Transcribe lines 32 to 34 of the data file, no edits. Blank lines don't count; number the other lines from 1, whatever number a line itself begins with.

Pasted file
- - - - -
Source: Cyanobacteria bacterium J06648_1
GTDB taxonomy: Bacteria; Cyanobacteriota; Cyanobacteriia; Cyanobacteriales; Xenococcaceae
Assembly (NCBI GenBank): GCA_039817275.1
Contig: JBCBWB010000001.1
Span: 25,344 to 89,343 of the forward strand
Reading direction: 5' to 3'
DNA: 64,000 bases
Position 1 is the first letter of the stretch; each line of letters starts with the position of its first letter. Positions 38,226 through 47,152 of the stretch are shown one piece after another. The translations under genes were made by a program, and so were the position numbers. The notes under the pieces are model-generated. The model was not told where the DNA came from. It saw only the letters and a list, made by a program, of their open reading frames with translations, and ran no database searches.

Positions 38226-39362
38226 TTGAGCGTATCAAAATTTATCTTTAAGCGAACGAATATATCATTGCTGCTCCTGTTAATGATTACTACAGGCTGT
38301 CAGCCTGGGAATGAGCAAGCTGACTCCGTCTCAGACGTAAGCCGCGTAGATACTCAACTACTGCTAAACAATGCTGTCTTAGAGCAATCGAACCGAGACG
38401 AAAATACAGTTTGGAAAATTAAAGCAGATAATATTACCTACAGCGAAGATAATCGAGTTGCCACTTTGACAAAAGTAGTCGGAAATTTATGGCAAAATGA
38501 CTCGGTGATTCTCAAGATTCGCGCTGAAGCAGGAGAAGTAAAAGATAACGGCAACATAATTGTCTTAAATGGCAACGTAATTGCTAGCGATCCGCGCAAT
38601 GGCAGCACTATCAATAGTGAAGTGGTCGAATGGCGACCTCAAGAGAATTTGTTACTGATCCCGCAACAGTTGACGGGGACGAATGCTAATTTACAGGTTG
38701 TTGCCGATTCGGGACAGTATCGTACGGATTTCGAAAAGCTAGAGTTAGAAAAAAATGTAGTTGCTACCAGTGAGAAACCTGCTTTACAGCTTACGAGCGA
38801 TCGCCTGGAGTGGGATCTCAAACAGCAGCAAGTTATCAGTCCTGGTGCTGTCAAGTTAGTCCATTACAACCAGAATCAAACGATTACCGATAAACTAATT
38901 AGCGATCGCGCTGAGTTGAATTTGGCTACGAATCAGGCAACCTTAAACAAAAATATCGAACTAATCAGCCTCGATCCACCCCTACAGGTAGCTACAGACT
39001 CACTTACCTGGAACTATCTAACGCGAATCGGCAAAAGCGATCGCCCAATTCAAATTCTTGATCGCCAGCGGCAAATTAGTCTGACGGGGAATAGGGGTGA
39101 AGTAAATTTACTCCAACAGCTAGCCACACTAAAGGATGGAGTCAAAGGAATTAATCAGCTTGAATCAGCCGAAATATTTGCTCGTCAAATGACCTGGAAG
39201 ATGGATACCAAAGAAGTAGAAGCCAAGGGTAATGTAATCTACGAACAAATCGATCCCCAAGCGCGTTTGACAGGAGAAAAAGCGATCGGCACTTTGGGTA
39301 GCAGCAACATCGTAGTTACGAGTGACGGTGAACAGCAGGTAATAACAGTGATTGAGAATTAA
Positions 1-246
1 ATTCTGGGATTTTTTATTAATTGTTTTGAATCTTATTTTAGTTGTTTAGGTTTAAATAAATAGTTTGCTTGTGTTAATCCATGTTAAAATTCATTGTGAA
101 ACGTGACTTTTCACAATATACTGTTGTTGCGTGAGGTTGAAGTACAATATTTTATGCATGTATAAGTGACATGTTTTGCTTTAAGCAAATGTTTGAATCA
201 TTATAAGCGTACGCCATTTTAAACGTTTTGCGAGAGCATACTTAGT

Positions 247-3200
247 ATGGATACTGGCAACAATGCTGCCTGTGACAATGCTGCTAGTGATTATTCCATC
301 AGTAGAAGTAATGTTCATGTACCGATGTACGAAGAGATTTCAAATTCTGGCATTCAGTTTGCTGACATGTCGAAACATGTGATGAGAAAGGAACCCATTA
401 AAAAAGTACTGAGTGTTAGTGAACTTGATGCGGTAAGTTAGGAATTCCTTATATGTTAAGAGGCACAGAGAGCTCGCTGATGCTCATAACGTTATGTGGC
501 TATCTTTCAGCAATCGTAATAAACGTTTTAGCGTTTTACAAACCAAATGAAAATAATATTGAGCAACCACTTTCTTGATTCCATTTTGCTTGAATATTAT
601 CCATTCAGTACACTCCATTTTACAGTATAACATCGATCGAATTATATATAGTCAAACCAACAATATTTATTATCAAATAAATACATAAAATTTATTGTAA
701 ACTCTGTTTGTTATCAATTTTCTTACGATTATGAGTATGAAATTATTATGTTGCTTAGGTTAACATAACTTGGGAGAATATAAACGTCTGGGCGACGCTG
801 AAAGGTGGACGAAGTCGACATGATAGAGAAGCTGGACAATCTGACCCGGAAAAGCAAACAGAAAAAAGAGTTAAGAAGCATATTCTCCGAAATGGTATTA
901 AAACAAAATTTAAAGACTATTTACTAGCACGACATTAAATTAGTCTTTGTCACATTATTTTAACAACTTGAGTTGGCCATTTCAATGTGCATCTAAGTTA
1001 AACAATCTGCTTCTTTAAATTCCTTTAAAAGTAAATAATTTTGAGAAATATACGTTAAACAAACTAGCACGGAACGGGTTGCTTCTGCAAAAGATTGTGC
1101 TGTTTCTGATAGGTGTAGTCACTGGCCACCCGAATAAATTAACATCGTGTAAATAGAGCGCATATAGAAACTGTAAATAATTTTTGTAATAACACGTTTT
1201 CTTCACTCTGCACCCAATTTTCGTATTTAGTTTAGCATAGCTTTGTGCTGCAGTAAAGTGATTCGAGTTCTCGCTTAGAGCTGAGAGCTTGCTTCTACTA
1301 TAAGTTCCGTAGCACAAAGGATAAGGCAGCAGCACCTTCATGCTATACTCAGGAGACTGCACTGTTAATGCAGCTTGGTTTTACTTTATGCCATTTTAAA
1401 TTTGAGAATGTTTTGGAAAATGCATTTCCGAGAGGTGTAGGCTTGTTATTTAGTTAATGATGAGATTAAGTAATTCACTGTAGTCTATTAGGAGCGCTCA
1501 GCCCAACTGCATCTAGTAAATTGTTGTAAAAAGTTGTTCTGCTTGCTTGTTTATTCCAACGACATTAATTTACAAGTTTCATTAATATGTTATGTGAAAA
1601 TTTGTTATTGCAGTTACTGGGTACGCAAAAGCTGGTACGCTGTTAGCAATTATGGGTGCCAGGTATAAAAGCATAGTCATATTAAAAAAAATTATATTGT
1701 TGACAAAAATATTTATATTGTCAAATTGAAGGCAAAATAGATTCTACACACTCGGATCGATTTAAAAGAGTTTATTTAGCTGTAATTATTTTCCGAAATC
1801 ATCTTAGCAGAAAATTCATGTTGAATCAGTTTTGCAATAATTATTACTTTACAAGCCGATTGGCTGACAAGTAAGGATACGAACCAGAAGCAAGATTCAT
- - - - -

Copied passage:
701 ACTCTGTTTGTTATCAATTTTCTTACGATTATGAGTATGAAATTATTATGTTGCTTAGGTTAACATAACTTGGGAGAATATAAACGTCTGGGCGACGCTG
801 AAAGGTGGACGAAGTCGACATGATAGAGAAGCTGGACAATCTGACCCGGAAAAGCAAACAGAAAAAAGAGTTAAGAAGCATATTCTCCGAAATGGTATTA
901 AAACAAAATTTAAAGACTATTTACTAGCACGACATTAAATTAGTCTTTGTCACATTATTTTAACAACTTGAGTTGGCCATTTCAATGTGCATCTAAGTTA